Oxfam GB Statement on Modern Slavery: For the financial year 2015/16 | Oxfam

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The UK’s Modern Slavery Act 2015 requires organizations with an annual turnover of at least £36m to make a public statement on steps they are taking to identify and prevent modern slavery in their operations and supply chains. Oxfam GB advocated for this policy development, and this statement describes steps taken in relation to our own operations and supply chain. We have opted to share detailed information about our current approach in order to demonstrate transparency on this challenging issue and to encourage greater transparency by others.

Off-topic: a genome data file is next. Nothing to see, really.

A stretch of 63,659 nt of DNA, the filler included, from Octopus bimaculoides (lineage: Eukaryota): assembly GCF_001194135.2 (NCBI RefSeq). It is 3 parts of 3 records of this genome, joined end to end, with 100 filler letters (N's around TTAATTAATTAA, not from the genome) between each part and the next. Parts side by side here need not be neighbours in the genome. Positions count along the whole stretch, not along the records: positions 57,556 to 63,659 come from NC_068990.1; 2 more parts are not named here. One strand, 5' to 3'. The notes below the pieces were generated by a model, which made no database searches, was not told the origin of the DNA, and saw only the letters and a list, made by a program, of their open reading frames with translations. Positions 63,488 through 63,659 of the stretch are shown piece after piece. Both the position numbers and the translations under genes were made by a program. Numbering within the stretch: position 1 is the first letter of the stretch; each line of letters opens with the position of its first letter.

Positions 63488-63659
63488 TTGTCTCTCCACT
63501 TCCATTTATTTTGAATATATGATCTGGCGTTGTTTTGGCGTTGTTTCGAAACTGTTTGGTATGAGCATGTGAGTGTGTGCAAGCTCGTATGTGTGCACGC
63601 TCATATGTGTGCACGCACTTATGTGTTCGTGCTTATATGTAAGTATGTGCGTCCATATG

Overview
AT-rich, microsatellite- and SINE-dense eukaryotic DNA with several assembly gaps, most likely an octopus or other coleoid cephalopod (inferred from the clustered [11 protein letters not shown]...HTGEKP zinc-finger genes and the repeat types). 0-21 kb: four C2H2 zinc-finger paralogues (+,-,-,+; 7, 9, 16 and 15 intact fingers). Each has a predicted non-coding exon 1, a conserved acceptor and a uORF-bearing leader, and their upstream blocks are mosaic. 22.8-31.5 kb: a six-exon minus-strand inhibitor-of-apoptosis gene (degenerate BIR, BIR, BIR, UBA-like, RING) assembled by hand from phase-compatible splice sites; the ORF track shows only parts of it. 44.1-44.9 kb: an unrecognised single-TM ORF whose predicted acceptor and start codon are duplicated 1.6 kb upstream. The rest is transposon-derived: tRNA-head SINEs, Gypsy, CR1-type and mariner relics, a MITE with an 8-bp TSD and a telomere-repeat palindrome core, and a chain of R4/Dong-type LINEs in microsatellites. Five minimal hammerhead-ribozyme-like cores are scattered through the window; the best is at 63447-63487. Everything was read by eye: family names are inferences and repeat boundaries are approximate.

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  OXFAM REPORTS SEPTEMBER 2016 www.oxfam.org.uk OXFAM GB STATEMENT ON MODERN SLAVERY For the financial year 2015/16 The UK ’s  Modern Slavery Act 2015 requires organizations with an annual turnover of at least £36m to make a public statement on steps they are taking to identify and prevent modern slavery in their operations and supply chains. Oxfam GB advocated for this policy development, and this statement relates to steps taken in relation to our own operations and supply chain. We have opted to share detailed information about our current approach in order to demonstrate transparency on this challenging issue and to encourage greater transparency by others. SIGNED BY MARK GOLDRING CEO, OXFAM GB  2 Oxfam Modern Slavery Statement 2016 CONTENTS  Abbreviations ...................................................................................................... 3   Foreword ............................................................................................................ 4   Executive summary ............................................................................................ 5   Introduction....................................................................................................... 10   1   Oxfam GB, its organizational structure, and its supply chains ................... 13   2   Oxfam GB ’S policies in relation to slavery and human trafficking .............. 23   3   Oxfam GB ’S due diligence processes in its business and supply chains relevant to modern slavery ........................................................................ 26   4   Risk of slavery and human trafficking and steps taken to manage it ......... 44   5   Ensuring that slavery and human trafficking are not taking place ............. 48   6   Training and capacity building .................................................................. 50    Appendices....................................................................................................... 51   Notes ................................................................................................................ 53    Acknowledgements .......................................................................................... 55    Oxfam Modern Slavery Statement 2016 3  ABBREVIATIONS  ACAS Advisory, Conciliation and Arbitration Service CCS Crown Commercial Service CL1 Contingent Labour ONE CSR Corporate social responsibility DD Due diligence ETI Ethical Trading Initiative HPC Humanitarian Procurement Centre HR Human resources ILO International Labour Organization IT Information technology ITT Invitation to tender ITUC International Trade Union Confederation KPI Key performance indicator LT Leadership Team M&E Monitoring and evaluation NGO Non-government organization OGB Oxfam Great Britain OJTUS Oxfam Joint Trades Union Shop PSEA Prevention of sexual abuse and exploitation PO Purchase order PRI Principles for Responsible Investment TAFG Trustee Audit and Finance Group TEB Trading Ethical Board SMETA Sedex Members Ethical Trade Audit WFTO World Fair Trade Organization  4 Oxfam Modern Slavery Statement 2016 FOREWORD The abolition of slavery in Britain occurred more than 200 years ago. Yet in 2015 the UK government was so concerned about slavery in the UK and in the overseas supply chains of UK companies that it passed the Modern Slavery Act, a testament to the severe exploitation of the weak by the strong made possible by today ’s  global trade system. Oxfam GB was one of a number of NGOs which worked in a coalition with trade unions, companies and investors, led by the Ethical Trading Initiative (ETI), to advocate to the UK government that mandatory disclosure by companies was the way forward. 1  The Act requiresUK organizations with a turnover of £36m or more to report on This includes Oxfam GB. For the Act to have a positive impact, organizations must address in their written statements the fundamental question: ‘H ow are our operations or relationships with business contributing to the risk of modern slavery?’  Given that slavery is such a difficult and a largely hidden issue, this is extremely hard to do. Oxfam GB has had a programme for addressing labour rights in its supply chain for almost 20 years, but has not until now focused on the specific risks of modern slavery whether in our supply chain or our own operations. The Act highlighted the need for us to develop our work on labour standards and take on board known risk factors for modern slavery, which include social factors (such as poverty and migration, especially in countries with poor governance) and factors in the business model, such as short-term supply relationships lacking trust, parties in the supply chain earning very low margins and agency labour involving recruitment fees. To date we have found no instances of modern slavery in our operations or supply chain. However, the limitations in our approach do not yet enable us to say unequivocally that there are no such instances occurring. We have chosen to structure our statement in accordance with the guidance provided by CORE 2  Coalition, a civil society coalition that works to advance the protection of human rightsand the environment with regard to the global operations of UK companies. CORE has critiqued the published statements of UK companies to date, 3  and has concluded that most are flawedand disclose too little meaningful information to assess their approaches. Oxfam GB has therefore opted to share detailed information about its current approach in order to demonstrate its commitment to transparency and to encourage greater transparency by others. In this first report, we are very aware that this statement falls well short of being an example of good practice. There are gaps in visibility of our supply chains and limitations in the tools used to identify and address risks to workers. We recognize we have work to do to review and address the risks in the countries where Oxfam GB has humanitarian or development programmes. We have sought to be open about these gaps, and we commit to learn and improve our practice over time and to report progress and challenges annually. We welcome feedback from those with expertise on these issues about ways in which our approach could be strengthened. Mark Goldring, CEO, Oxfam GB, September 2016